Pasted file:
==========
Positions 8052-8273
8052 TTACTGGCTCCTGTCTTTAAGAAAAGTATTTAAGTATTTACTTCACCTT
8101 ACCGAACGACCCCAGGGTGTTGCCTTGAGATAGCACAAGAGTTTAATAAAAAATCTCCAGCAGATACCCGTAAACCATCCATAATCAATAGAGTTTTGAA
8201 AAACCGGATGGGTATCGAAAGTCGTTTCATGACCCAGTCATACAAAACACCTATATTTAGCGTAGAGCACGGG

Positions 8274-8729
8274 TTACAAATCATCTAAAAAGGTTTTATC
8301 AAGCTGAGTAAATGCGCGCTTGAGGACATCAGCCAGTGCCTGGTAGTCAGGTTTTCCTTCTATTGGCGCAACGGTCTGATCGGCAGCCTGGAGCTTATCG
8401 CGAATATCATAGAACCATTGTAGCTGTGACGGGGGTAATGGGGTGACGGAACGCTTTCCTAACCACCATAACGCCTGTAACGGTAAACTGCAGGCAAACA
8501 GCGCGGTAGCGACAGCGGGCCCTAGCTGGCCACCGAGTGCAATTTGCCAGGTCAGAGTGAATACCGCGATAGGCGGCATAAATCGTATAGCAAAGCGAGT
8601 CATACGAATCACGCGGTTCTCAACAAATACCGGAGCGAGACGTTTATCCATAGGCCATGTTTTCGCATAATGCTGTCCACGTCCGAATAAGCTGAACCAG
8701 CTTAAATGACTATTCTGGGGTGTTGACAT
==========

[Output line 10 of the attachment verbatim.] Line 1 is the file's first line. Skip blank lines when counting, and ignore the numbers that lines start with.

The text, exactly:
8601 CATACGAATCACGCGGTTCTCAACAAATACCGGAGCGAGACGTTTATCCATAGGCCATGTTTTCGCATAATGCTGTCCACGTCCGAATAAGCTGAACCAG